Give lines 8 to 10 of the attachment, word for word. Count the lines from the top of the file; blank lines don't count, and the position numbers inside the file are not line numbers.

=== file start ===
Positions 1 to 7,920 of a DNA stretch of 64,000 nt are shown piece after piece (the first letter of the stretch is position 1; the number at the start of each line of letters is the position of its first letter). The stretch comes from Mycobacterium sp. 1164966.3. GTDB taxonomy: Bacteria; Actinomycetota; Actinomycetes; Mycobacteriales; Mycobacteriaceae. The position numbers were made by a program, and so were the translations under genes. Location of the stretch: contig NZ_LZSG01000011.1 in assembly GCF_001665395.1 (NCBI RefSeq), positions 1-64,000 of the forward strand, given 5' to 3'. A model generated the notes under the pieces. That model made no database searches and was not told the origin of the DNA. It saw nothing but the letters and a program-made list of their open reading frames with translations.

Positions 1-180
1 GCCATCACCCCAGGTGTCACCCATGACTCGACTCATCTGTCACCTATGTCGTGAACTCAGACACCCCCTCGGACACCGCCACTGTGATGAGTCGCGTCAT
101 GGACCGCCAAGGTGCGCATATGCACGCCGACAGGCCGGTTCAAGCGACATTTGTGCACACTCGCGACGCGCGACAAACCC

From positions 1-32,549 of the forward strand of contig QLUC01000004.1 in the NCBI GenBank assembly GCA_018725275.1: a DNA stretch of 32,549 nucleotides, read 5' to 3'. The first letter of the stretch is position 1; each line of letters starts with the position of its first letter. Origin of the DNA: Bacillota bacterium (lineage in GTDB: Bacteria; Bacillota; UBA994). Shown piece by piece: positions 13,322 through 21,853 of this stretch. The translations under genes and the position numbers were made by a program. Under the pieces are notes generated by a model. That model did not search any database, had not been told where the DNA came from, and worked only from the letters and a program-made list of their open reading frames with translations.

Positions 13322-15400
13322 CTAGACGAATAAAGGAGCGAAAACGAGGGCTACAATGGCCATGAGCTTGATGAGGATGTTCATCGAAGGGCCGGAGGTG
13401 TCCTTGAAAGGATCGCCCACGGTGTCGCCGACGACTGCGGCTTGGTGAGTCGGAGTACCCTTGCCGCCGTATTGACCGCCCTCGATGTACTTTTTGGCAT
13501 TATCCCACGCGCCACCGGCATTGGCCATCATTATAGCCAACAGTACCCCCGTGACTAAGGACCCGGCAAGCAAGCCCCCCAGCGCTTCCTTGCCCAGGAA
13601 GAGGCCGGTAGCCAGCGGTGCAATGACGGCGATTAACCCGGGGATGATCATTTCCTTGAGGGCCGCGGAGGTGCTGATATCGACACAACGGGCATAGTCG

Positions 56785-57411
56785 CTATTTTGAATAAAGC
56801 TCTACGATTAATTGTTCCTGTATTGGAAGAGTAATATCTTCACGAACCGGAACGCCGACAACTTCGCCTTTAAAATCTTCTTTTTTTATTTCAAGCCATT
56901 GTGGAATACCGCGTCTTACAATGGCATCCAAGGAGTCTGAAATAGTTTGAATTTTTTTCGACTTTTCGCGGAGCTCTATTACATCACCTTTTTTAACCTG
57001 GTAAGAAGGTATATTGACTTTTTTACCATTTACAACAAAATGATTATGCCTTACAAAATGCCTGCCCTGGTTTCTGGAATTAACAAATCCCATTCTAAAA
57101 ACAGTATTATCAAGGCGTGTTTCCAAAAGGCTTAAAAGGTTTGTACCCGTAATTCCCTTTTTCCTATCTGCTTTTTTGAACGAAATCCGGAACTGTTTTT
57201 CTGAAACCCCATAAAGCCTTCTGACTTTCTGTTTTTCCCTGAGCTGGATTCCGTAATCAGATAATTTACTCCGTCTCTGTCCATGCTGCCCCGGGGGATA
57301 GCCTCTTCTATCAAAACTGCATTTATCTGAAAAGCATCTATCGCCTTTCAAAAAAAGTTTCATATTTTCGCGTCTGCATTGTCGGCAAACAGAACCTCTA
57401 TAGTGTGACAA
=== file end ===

13401 TCCTTGAAAGGATCGCCCACGGTGTCGCCGACGACTGCGGCTTGGTGAGTCGGAGTACCCTTGCCGCCGTATTGACCGCCCTCGATGTACTTTTTGGCAT
13501 TATCCCACGCGCCACCGGCATTGGCCATCATTATAGCCAACAGTACCCCCGTGACTAAGGACCCGGCAAGCAAGCCCCCCAGCGCTTCCTTGCCCAGGAA
13601 GAGGCCGGTAGCCAGCGGTGCAATGACGGCGATTAACCCGGGGATGATCATTTCCTTGAGGGCCGCGGAGGTGCTGATATCGACACAACGGGCATAGTCG